Typically, students would enjoy this tradition – but no students were allowed on campus this time around. Since we still had to deal with our social distancing rotation, I made sure I had my principal’s permission to be on campus for several consecutive days.
We had a “drop box” for parents to place their payments (no-contact service) and all of the yearbooks were packaged in a protective plastic sleeve that we delivered with gloved hands.
As parents filed through the line, several of my journalism students stopped by (rolled by) to say their good-byes. One student brought her mom, and they drove through with huge smiles. My student asked if she could jump out of the truck to give me a hug, and I reluctantly told her that I couldn’t do it – because of the “rules.”
We didn’t know at the time how easily COVID-19 could be spread, or who was carrying the virus and was unaware. So, I got as close as I could to the truck and we performed air hugs and blew kisses while we waved goodbye to each other.
She was part of the group that continued to meet for weekly virtual check-ins which eventually fizzled out as those students prepared for the start of their high school career.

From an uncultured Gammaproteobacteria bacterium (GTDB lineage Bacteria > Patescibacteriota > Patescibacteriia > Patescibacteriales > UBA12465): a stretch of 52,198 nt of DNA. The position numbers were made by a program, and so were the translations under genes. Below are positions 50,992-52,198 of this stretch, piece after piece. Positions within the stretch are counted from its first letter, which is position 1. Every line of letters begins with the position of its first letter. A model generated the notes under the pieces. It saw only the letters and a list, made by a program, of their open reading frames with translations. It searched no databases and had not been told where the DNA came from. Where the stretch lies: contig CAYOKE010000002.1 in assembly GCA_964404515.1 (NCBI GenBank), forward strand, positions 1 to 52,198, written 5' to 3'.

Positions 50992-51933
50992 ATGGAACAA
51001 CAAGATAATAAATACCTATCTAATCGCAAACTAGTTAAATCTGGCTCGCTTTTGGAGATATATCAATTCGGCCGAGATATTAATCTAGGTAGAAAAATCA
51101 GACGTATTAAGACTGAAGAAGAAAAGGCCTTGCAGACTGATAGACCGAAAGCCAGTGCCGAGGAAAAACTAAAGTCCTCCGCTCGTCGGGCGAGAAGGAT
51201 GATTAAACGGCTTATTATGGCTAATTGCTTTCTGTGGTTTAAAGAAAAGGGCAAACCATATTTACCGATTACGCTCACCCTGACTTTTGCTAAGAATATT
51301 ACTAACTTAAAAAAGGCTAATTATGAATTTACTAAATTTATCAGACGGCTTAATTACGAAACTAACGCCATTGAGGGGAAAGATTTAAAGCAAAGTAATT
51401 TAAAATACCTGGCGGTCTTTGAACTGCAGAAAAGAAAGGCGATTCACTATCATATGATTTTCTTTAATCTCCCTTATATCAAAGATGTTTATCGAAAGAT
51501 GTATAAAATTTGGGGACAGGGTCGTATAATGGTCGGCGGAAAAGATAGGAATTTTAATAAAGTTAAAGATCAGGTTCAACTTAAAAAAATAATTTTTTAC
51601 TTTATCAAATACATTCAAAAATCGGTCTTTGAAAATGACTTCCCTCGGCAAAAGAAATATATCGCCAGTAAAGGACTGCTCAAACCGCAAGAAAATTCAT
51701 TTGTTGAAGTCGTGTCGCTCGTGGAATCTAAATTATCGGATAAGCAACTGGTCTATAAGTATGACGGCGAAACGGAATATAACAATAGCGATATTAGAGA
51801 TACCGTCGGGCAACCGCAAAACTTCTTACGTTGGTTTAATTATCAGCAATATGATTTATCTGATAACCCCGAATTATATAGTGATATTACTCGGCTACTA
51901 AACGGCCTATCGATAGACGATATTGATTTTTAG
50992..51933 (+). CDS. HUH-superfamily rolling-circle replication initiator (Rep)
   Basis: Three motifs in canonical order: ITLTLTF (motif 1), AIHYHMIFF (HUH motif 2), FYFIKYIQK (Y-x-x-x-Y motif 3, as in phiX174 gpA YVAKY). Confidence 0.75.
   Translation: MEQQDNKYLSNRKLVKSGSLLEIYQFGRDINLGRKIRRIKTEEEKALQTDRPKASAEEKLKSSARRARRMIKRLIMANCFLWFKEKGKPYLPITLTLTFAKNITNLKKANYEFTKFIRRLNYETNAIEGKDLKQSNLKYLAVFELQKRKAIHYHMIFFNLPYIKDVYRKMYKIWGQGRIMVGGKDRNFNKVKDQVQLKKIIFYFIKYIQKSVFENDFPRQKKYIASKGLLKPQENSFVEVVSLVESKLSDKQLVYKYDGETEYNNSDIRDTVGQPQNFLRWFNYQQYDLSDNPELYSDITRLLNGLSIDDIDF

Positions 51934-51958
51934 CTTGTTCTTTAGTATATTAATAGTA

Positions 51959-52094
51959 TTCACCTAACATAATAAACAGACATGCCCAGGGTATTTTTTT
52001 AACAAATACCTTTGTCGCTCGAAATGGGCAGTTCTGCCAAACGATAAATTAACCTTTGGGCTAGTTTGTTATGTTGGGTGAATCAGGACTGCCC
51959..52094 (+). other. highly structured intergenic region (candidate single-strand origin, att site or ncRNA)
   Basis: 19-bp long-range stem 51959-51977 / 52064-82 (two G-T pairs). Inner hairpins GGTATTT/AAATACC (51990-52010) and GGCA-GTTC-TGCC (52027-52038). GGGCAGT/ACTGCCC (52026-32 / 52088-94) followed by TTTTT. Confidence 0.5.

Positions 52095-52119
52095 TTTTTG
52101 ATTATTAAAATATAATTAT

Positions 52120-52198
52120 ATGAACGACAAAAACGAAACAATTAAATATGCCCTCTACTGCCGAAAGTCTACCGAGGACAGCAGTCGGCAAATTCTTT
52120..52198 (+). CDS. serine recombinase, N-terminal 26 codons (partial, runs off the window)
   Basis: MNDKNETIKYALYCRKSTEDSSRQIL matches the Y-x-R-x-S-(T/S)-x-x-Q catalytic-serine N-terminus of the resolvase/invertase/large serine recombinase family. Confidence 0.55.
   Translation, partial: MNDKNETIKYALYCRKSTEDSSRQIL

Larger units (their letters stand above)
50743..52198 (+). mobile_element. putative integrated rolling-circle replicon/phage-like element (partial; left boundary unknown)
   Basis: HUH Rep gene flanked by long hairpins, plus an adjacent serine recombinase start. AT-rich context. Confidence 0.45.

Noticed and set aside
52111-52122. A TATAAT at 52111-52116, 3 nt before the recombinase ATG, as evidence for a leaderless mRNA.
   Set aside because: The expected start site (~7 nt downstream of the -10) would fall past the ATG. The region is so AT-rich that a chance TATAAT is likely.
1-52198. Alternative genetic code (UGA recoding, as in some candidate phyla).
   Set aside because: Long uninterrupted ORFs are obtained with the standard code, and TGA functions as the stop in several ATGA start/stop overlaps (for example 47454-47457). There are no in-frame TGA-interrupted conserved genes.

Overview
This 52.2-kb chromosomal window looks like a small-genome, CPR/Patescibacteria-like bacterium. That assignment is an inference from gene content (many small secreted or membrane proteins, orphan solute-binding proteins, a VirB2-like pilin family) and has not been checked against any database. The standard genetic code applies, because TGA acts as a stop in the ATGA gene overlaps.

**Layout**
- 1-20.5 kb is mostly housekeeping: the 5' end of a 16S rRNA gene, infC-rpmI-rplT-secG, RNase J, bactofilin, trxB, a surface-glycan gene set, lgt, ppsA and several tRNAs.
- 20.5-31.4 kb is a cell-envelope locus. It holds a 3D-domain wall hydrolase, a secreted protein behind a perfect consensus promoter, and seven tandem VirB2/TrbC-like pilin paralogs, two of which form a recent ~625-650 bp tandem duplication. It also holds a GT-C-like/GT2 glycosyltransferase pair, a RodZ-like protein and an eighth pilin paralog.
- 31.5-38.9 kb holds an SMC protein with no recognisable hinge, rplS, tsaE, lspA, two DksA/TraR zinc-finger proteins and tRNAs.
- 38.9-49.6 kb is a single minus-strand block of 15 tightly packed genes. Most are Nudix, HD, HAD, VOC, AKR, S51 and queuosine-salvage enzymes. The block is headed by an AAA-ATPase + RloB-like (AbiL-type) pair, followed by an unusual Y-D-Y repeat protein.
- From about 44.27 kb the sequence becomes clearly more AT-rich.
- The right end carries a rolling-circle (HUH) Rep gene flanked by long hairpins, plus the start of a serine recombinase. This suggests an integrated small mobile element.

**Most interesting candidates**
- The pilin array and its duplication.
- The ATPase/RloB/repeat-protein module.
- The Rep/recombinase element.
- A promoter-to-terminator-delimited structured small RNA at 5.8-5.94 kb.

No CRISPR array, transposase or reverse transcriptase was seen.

TEARS, AND MORE TEARS
In November, this young lady’s mother, whose smile I can still remember vividly, died in a tragic accident at home. We were back on campus for classes and when the counselor came to my classroom to tell me the news, she ended up covering my class. I walked out, devastated, trying desperately to hide my tears from my students.
The Friday before Thanksgiving, I visited the young lady (she’s an only child) and her family who had gathered to celebrate the mother’s life. I fought tears again as I stood at the door, reluctant to cross the threshold.